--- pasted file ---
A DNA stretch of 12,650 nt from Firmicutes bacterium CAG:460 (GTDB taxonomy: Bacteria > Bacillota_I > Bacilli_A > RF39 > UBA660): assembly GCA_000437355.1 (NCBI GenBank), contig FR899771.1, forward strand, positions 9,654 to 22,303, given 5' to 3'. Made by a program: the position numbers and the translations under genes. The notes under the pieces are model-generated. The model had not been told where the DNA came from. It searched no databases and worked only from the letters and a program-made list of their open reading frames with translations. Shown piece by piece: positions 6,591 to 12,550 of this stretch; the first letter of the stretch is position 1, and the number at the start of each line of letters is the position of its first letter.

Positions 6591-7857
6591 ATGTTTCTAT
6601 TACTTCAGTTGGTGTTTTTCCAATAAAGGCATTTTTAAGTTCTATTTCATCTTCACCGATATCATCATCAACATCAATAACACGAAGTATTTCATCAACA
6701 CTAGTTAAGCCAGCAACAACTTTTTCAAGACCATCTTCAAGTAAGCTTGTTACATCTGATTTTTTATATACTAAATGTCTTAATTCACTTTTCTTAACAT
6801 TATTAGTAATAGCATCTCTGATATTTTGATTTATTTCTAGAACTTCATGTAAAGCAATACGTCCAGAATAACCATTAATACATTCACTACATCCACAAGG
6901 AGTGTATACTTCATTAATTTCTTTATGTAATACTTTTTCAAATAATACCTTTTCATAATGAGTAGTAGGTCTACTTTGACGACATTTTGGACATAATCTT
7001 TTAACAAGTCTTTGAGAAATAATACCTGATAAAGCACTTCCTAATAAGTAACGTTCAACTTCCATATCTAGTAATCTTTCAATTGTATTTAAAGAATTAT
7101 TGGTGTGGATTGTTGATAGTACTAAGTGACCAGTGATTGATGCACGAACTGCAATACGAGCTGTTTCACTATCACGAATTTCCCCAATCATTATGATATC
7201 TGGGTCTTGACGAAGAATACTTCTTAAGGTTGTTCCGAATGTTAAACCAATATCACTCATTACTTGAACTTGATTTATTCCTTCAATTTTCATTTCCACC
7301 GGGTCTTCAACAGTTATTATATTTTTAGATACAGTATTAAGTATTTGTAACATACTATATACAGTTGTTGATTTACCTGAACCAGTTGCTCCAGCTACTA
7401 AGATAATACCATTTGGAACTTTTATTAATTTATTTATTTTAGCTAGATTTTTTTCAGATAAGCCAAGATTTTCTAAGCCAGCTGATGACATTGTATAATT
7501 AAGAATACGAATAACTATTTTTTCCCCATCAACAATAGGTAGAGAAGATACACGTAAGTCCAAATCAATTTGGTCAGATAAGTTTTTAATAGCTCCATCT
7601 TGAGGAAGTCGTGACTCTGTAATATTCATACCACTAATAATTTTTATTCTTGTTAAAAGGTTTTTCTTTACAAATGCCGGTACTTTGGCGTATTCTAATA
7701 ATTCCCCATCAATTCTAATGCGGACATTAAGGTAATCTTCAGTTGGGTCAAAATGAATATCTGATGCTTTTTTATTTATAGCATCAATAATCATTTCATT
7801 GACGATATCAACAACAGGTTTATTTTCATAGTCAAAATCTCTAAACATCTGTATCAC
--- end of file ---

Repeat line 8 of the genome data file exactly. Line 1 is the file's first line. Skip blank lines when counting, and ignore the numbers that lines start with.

7001 TTAACAAGTCTTTGAGAAATAATACCTGATAAAGCACTTCCTAATAAGTAACGTTCAACTTCCATATCTAGTAATCTTTCAATTGTATTTAAAGAATTAT